Anderson and Fuloria state that there are at least half-a-dozen different stakeholders with different views on security, “which can refer to information, to money, or to the supply of electricity.” Further – and significantly – the authors assert, “it’s not even true that more security is always better: some customers may opt for an interruptible supply to save money.” Thus, they argue that thorough security-economics analysis is critical
Anderson and Fuloria note that there are a number of practical consequences for research, both on technical and policy matters:
What sort of incentives will really cause customers to save energy, and what implications does this have for the design of tariffs and indeed meters? How can we design a tariff description language that will enable an energy supplier to download a tariff to a customer’s meter, in such a way that both the customer and the distributor can audit what’s going on?
How can we be confident that features such as a remote off-switch (or for that matter the tariff description language) aren’t abused for service-denial attacks? And perhaps of most interest for the security-economics community, what sort of regulatory structures are likely to work best as the industry moves from being a staid vendor of energy at regulated prices into a complex socio-technical system?
Anderson and Fuloria make five basic recommendations. First, smart meter data should belong to the customer, who should be forced to share it with the utility only to the extent necessary for service provision and billing. Further uses should be a matter for the customer’s discretion. Second, rather than a centralized system for data collection, what’s needed is a framework of standards that allow data to be shared between energy suppliers, distributors and management companies. Third, the distributors should do the “heavy lifting” when it comes to audit, because (Anderson and Fuloria assert) they alone have the incentive to do it vigorously. Fourth, governments should leave active demand management to the energy companies. Fifth, protection from market abuse requires that regulators, rather than setting technical standards, instead limit there role to ensuring security of supply and market competition.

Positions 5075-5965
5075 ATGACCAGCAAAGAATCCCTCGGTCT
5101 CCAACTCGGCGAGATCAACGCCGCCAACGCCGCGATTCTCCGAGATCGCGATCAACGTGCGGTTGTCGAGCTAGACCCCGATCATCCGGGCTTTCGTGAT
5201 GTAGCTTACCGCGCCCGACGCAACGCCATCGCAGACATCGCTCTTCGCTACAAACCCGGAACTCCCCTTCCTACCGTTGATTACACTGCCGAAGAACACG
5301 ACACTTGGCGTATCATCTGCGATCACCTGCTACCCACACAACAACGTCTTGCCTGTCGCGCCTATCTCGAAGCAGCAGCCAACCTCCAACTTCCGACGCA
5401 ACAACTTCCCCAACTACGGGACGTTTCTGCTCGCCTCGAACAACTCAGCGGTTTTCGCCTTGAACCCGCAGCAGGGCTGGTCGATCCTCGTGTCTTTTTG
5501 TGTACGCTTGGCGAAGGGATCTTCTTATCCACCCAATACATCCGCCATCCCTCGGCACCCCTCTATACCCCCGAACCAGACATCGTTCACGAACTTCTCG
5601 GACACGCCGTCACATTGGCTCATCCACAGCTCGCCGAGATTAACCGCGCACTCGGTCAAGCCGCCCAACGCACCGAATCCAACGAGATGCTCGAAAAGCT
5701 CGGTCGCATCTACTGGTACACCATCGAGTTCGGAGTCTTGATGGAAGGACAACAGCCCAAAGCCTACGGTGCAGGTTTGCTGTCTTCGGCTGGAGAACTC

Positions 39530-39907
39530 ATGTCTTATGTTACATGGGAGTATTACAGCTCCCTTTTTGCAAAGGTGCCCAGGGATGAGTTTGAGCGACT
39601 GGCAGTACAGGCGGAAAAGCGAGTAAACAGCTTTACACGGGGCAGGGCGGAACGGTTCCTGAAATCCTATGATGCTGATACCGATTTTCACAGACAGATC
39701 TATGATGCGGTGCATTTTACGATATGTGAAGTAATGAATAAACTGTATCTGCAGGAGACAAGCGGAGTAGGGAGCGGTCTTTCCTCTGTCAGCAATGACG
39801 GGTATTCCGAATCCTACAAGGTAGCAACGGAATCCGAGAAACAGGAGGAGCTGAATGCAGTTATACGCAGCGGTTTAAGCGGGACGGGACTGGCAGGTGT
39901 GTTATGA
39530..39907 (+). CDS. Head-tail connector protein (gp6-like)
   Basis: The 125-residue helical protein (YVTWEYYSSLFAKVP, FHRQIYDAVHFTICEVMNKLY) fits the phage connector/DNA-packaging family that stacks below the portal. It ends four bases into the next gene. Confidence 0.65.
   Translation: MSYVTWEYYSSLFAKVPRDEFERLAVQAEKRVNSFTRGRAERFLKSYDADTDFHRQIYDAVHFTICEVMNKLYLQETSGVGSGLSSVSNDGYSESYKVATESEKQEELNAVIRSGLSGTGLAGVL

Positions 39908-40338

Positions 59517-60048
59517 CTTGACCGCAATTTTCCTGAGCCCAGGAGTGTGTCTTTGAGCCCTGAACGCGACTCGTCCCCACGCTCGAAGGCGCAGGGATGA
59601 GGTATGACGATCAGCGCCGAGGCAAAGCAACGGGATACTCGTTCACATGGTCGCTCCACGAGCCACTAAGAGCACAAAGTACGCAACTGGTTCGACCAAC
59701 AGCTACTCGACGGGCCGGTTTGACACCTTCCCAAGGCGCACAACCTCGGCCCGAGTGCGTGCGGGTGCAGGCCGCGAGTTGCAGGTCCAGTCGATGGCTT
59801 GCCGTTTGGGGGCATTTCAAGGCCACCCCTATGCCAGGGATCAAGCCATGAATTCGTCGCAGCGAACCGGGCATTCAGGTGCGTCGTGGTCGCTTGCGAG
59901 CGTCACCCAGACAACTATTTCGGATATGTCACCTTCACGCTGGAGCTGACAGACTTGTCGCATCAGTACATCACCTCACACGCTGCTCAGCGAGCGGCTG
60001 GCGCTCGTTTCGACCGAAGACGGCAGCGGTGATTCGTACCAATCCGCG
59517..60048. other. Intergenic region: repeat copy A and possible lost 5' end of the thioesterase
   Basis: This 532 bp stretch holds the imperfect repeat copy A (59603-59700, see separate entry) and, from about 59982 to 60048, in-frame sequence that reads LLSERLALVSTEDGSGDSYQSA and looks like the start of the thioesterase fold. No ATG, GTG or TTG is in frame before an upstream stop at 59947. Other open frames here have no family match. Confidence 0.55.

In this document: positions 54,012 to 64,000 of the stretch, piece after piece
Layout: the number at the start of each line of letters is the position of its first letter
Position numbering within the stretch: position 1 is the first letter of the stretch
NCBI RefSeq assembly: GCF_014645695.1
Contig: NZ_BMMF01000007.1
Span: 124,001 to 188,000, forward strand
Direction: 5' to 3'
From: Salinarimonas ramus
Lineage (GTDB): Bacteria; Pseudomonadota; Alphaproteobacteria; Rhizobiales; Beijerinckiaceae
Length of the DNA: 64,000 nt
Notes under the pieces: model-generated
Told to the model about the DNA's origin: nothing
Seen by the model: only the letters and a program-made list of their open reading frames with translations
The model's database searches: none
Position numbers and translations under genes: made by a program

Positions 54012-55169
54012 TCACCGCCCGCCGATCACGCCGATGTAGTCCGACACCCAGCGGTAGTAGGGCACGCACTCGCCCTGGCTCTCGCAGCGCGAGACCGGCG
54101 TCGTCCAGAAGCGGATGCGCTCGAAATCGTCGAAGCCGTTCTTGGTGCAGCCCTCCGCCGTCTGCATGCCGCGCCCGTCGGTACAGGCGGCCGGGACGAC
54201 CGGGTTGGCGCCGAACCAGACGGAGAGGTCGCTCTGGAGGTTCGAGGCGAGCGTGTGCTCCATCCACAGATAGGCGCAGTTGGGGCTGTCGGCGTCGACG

These recommendations in turn, flow from Anderson and Fuloria’s basic vision of Smart Grid: “[T]he ‘smart grid’ of the future will not be a monolithic entity under the control of a single company or ministry, but rather a complex socio-technical system of energy generators, distributors, regulators, market-makers, aggregators, advisers and suppliers, interacting with both industrial and retail customers.”